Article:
Jason Manford’s response to Gary Barlow’s trolls showed us the paradoxical power of the internet
Trolling isn’t what it used to be. I remember when trolling was just derailing a thread with a mischievous or intentionally ridiculous comment. But an explosion in social media and technology turned chatting online from something associated with the lonely and the chronically passive aggressive into one of the most popular of methods of communication available. Now, exes, classmates, politicians and comedians are all crammed into the same social spaces – alongside, of course, the lonely and the chronically passive aggressive, who are still there, and often still think of it as their safe space to be as anti-social as they need.
Trolling – the new kind, deliberately designed upset someone, whether just for kicks or for the all-important ends of point-scoring to feel you’ve won a ‘debate’ on some obscure point – has now become such a normal part of using the internet that a lot of us just shrug and roll our eyes at it. After all, trolling happens to “bullied to death” schoolgirls, women who make videos about sexism in gaming, politicians and journalists. It’s what happens when you express yourself. Don’t feed the trolls, everyone says, as if they’re just an inevitable part of the web, like browser crashes and car insurance ads.
Yet, despite that awareness of and resignation to the existence of trolls, Jason Manford’s blog, Trolls and Gary Barlow, trended on Twitter nearly all day yesterday. People were shocked when they saw the comments directed at Barlow about his family’s tragedy. Some say it brought them to tears. Why? Why were we so shocked to read things that we knew people were saying already?
The intense reaction to Manford’s blog wasn’t just about the comments as isolated words; the Manford blog tore at my heartstrings but I don’t well up every time I read YouTube comments which can be a lot worse. The juxtaposition of the inhumane trolling with such a powerful expression of humanity was what made us realise just how emotionally dysfunctional some of us have become. It was the context.
Context is a funny thing. Awful behaviours get normalised fast, and their brutal ugliness gets little more than a shrug or an eye-roll, because they’re just ‘how it is.’ Take the now-famous YouTube video of Karen Klein being tormented by school kids. Making the Bus Monitor Cry triggered utter disgust worldwide once it was watched by outsiders removed from the context, but none of the kids involved seemed to find what they were participating in particularly horrifying at the time; it was only after it was shown to them in the context of a humane reaction that they were sorry. And it’s not just the general public. The same newspapers railing against Twitter trolls themselves publish articles that cannot be defended as anything other than bullying.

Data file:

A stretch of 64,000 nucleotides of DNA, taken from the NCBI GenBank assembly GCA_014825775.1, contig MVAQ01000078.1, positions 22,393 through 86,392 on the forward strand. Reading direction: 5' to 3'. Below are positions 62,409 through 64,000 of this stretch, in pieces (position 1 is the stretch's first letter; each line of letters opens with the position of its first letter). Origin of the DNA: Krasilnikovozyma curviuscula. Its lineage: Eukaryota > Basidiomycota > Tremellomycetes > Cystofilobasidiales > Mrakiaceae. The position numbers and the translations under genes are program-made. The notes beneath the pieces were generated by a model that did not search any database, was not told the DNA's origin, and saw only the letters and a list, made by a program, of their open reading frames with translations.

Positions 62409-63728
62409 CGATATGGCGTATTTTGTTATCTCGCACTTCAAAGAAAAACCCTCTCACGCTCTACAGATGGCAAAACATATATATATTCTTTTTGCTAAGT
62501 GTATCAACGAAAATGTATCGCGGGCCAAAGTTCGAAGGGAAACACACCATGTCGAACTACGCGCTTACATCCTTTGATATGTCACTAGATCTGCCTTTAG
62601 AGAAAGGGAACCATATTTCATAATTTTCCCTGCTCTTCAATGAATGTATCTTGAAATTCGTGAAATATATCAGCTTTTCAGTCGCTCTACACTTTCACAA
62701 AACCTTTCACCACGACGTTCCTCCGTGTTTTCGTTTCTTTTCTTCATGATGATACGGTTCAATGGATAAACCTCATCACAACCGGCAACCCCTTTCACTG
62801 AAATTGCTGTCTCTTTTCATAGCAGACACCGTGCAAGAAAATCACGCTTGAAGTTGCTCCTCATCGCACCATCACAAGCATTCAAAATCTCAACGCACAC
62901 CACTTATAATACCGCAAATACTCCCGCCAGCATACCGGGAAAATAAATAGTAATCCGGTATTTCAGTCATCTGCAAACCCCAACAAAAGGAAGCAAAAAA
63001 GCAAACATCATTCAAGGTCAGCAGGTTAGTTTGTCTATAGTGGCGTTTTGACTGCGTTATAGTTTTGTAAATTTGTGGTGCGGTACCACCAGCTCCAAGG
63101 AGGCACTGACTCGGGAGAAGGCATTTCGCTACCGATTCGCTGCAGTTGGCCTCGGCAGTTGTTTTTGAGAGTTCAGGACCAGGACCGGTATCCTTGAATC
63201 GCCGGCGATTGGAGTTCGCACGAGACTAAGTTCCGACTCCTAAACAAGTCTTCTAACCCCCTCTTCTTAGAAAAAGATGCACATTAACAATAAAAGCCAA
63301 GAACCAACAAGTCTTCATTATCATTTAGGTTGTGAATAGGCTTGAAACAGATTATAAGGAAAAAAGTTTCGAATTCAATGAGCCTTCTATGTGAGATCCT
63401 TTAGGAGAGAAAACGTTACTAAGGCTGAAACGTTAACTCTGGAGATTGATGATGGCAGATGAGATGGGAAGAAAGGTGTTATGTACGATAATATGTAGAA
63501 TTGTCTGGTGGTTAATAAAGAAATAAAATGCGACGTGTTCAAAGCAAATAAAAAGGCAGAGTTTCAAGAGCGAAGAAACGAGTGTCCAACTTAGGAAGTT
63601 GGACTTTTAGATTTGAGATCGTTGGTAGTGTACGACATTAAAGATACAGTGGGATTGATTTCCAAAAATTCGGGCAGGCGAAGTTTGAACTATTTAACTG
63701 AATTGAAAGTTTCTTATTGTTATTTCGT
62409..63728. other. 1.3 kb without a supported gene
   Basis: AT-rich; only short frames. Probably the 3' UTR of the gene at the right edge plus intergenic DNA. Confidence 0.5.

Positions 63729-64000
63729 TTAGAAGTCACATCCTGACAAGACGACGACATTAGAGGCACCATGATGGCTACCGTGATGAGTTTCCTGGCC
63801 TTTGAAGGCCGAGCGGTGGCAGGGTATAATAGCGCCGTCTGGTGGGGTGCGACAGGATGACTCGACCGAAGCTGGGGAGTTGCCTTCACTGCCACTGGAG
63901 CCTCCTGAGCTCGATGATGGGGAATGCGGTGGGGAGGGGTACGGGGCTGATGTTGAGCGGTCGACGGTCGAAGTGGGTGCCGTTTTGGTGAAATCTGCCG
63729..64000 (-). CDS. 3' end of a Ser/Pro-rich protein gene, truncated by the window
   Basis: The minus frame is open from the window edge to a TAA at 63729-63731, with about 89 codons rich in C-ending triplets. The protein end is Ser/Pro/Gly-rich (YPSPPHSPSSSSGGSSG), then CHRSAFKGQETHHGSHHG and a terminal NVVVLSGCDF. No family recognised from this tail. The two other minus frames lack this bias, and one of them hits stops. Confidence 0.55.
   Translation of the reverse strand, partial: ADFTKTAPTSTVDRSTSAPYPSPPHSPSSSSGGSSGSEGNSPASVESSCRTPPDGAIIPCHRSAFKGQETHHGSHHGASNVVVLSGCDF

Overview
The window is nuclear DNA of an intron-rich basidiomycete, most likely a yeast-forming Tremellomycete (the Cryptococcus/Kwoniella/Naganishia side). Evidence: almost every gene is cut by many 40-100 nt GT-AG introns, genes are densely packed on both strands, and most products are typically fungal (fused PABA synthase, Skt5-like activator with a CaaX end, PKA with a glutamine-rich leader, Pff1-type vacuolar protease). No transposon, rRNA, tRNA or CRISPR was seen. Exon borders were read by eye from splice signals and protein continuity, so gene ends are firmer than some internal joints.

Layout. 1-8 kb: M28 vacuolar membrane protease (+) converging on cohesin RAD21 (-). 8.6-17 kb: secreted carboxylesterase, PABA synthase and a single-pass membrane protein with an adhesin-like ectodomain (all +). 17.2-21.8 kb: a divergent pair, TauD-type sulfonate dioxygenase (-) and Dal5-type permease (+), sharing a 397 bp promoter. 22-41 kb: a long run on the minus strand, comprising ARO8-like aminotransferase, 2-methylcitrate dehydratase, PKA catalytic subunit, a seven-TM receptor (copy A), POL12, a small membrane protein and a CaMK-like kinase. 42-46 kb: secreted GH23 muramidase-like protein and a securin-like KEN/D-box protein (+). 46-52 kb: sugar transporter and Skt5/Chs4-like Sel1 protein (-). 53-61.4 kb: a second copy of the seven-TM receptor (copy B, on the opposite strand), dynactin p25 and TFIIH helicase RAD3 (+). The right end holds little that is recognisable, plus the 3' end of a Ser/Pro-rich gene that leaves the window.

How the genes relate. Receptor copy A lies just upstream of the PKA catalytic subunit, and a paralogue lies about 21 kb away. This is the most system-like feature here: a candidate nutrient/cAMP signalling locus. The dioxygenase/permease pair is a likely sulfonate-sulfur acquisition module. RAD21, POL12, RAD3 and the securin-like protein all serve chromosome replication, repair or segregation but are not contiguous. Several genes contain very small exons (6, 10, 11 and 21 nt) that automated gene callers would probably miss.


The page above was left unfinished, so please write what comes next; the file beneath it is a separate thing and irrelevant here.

The Paul McMullen argument – a professional troll if ever there was one – is that these people put themselves into the public eye, so they can’t complain. That’s a very convenient justification for abdicating moral responsibility, and one which is used by any number of bad eggs, from rapists to money-launderers. If you went up to someone in the street – famous or not – and mocked their grief for no apparent reason other than to stir up trouble, you wouldn’t expect them to stand there and politely take it. Hiding behind a keyboard, whether your words appear above the line or below it, does not alter the moral dimensions of what you are doing.
It’s true that the blurring of celebrity and comment, opinion and advertising, genuine outrage and professional trolling all make the ever-tricky line of free speech and hate speech a bit harder to navigate. The confusion over the integration of the public and the private online doesn’t help either. If you write a Tweet on your own Twitter page which mentions no-one but appears in other people’s feeds, is that a malicious communication? If you racially abuse a famous footballer is that a worse crime than racially abusing people on YouTube? If you call Mehdi Hasan a “goatf-cker” in a comment beneath one of his articles without really expecting him to read it, is that a malicious communication, or are you just expressing a racist opinion?
Some trolls cultivate the art of conflating abusive behaviour with opinion, precisely so they can cry foul when anyone tries to challenge them. MRAs wading into feminist blogs, or homophobes flocking to debates on homophobic bullying, armed with self-righteous persecution complexes and a wilful lack of understanding are sometimes the most upsetting trolls; the ones who call Nicky Clarke a “disgusting human being” for saying people shouldn’t feel pressured to laugh at rape jokes, for instance.
So yes, there’s a lot of hate kicking around. But the internet is a double-edged sword, and Jason Manford has shown us brilliantly how to use it. Bullying and abusive behaviour existed before the internet, and although the internet gives people new opportunities to indulge in it, as we saw when the video of Karen Klein being bullied on the bus went viral, and Klein was inundated with messages of support, even collections, when you take people’s actions out the context that says they’re acceptable, you can make people face up to their behaviour and understand why it is damaging. Paradoxically, that’s something the internet has an almost unique power to do.Tagged in: facebook, Gary Barlow, jason manford, Karen Klein, Paul McMullen, social networking, trolling, twitter
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